Southern Alberta Newspapers
With the passage of Bill 6 early in December, the focus for local producers now must be on how these changes are going to affect their operations, and to remain involved in ongoing consultations, say local MLAs.
Wildrose MLAs Dave Schneider (Little Bow), Grant Hunter (Cardston-Taber-Warner) and Pat Stier (Livingstone-Macleod) planned a town hall meeting in Coaldale Tuesday night to discuss issues surrounding implementation of Bill 6 and to hear feedback from local producers about the issue.
“We’re going to try to provide, as time goes on, an outlet for the farming and ranching community to seek out and obtain up-to-date information as we are able to discover it,” Stier said. “We don’t know how they are going to roll this out.”
“There’s going to be a lot of farmers asking, what now?” Hunter said. “What are we liable for? What are the concerns we need to be aware of?”
Hunter said after speaking with Occupational Health and Safety inspectors, and after going through the OHS codes, there may be difficulties for small farms to be able to get caught up and acclimated to OHS rules and regulations in a short period of time.
“We’re trying to hold these town hall meetings, in order to tell them they are compliant so they don’t break the law,” he said. He added the MLAs can supply producers with content, such as websites, to allow producers to learn about their new rights and responsibilities themselves.
Schneider said the Wildrose Party has continued to represent the interests of producers, even those outside their own ridings.
“It was basically our party that was standing up for Albertans in this province,” he said. “Not only in my riding, but I had lots of people in other ridings asking ‘please stand up for me, the MLA in my area is NDP, and he won’t return my calls’.”
Hunter said now that the bill has passed, it is important producers take advantage of the consultations to get involved and be at the table for those discussions.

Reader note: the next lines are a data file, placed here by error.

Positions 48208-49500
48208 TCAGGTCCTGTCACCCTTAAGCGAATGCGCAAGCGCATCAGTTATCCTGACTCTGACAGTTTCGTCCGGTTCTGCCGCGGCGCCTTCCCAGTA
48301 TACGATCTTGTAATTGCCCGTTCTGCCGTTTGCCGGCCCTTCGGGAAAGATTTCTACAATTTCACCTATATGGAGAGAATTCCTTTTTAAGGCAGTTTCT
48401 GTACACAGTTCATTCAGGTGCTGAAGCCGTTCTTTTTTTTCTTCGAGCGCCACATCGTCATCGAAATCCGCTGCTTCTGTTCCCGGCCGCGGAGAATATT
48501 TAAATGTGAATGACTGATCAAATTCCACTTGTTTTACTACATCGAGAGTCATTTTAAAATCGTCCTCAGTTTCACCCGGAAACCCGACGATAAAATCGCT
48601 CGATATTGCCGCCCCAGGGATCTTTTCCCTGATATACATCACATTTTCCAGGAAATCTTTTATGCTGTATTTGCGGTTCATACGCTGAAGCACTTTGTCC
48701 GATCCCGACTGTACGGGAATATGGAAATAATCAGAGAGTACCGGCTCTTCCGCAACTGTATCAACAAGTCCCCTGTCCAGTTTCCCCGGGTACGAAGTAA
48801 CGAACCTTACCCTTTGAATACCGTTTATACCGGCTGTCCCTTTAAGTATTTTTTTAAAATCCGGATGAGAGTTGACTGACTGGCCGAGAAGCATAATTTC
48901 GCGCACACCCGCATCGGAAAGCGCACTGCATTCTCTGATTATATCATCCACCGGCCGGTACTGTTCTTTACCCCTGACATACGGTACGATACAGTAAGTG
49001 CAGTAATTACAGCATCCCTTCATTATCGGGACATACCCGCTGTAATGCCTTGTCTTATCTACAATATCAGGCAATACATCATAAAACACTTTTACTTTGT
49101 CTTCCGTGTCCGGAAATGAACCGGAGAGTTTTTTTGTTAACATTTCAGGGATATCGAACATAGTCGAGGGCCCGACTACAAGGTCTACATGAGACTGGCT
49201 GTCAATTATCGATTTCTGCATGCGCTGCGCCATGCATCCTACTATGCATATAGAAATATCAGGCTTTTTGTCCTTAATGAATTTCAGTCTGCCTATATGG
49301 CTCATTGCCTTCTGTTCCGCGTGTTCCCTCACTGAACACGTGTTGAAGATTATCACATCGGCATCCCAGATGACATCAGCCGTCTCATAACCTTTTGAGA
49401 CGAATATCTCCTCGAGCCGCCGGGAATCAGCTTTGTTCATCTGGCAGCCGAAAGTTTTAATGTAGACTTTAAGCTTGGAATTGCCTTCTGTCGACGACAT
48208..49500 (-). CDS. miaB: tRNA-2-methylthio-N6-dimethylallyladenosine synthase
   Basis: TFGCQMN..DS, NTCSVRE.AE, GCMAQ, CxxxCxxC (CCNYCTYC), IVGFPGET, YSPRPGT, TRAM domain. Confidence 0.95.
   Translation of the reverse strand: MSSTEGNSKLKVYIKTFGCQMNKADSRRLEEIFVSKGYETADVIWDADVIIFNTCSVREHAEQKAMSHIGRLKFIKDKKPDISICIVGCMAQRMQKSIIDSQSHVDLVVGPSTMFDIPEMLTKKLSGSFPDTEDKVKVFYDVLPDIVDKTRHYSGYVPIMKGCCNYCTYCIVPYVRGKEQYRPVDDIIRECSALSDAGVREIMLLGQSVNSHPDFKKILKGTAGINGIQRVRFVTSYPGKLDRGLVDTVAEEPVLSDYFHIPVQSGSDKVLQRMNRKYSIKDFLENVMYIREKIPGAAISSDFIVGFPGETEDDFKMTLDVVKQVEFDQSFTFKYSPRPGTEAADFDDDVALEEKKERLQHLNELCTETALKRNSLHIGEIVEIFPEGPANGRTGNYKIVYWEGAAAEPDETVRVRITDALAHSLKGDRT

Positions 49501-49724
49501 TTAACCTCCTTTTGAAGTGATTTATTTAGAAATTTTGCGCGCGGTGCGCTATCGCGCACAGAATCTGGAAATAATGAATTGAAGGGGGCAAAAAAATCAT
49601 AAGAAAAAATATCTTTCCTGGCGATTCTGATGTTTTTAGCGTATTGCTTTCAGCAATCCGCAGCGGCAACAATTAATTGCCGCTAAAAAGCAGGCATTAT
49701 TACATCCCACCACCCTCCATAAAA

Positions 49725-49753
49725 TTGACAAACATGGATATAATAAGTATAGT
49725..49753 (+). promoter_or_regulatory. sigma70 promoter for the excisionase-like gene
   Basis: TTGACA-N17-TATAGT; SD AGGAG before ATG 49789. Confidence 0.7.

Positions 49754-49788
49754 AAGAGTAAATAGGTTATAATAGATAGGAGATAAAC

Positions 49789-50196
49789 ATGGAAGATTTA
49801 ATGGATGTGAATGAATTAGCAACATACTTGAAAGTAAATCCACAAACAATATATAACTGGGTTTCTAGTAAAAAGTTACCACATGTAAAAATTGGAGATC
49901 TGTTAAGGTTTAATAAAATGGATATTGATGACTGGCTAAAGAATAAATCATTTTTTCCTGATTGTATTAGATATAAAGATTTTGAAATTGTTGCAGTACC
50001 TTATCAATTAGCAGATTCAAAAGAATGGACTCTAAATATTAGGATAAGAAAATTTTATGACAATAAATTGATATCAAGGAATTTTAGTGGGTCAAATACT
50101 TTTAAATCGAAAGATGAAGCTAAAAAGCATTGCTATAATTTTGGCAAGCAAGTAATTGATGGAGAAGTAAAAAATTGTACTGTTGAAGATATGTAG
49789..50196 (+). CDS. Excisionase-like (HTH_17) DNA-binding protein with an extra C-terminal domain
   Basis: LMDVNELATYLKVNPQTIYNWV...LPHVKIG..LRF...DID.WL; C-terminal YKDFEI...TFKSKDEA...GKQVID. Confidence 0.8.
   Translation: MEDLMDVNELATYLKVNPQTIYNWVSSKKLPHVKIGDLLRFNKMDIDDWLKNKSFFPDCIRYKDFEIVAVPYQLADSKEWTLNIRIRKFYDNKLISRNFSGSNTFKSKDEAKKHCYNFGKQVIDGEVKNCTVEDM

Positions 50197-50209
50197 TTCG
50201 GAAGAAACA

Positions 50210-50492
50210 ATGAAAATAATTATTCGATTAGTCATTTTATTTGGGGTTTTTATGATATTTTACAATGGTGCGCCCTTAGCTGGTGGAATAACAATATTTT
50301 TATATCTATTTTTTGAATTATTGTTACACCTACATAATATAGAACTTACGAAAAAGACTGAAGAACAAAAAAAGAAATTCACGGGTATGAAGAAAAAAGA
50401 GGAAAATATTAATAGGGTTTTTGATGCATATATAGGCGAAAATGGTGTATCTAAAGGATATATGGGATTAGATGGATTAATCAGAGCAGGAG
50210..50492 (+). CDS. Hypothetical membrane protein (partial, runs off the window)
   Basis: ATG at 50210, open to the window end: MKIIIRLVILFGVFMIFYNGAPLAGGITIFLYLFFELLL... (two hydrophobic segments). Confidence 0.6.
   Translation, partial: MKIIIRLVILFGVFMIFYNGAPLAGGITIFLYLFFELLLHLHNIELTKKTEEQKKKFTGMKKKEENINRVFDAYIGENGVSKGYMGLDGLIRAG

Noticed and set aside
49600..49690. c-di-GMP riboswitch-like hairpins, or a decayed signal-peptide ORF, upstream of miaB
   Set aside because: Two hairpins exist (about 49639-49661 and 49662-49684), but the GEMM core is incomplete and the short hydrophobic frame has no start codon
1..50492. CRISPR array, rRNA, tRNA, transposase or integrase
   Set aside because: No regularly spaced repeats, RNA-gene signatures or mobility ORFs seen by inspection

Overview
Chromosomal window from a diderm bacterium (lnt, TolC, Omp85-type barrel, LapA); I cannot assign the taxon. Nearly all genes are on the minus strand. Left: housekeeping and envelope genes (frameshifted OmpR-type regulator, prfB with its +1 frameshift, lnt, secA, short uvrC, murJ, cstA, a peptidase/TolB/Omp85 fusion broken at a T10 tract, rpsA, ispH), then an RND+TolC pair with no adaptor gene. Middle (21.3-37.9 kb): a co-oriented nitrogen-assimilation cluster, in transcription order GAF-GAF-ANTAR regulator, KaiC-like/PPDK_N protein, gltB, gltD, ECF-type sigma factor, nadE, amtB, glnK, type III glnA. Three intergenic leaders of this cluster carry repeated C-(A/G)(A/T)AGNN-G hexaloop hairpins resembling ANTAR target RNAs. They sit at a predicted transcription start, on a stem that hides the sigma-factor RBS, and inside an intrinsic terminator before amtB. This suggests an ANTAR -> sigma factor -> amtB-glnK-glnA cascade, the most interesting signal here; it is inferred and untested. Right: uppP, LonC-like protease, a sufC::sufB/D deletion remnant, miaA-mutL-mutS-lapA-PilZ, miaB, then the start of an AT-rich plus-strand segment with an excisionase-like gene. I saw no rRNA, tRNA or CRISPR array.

“Over the next 12 to 18 months, they are going to be writing the OHS rules,” he said. “It’s important to get involved at this stage so they can have a say in how that one specific area in their industry will look like.”
“I would recommend they try to get someone on the board for both WCB and OHS, so they have farm representation there,” he said.
Schneider said the actions of the provincial government have led him to suspect the true motive of the bill is not farm safety.
“This is much more about the unionization of farm labour than it ever is about safety,” he said.
Hunter said a situation the opposition MLAs are hoping to avoid could happen in instances where a farm operation isn’t up to the new regulations and codes when an accident occurs, resulting in the loss of the farm through fines or other measures.
“Ignorance of the law is no excuse,” he said.
“We don’t want that to happen even once, so this is extremely important to have them realize they need ti mitigate the risk of that happening.”
“We want to make sure people understand this bill is law,” said Schneider. “We have to figure out where we fit in and what we have to do,” he said.
“Make sure you understand what you have to do to be compliant,” he added. “The last thing you want to do is lose your farm over something. I don’t think they’ll be giving you the opportunity to plead ignorance. They’ve given you four months, so you need to get educated.”
“You have to understand for your farm, where this is heading.”
“Jan. 1, WCB is alive and well, so if you have hired someone to work on your farm or ranch, you have to look into what your responsibilities are.”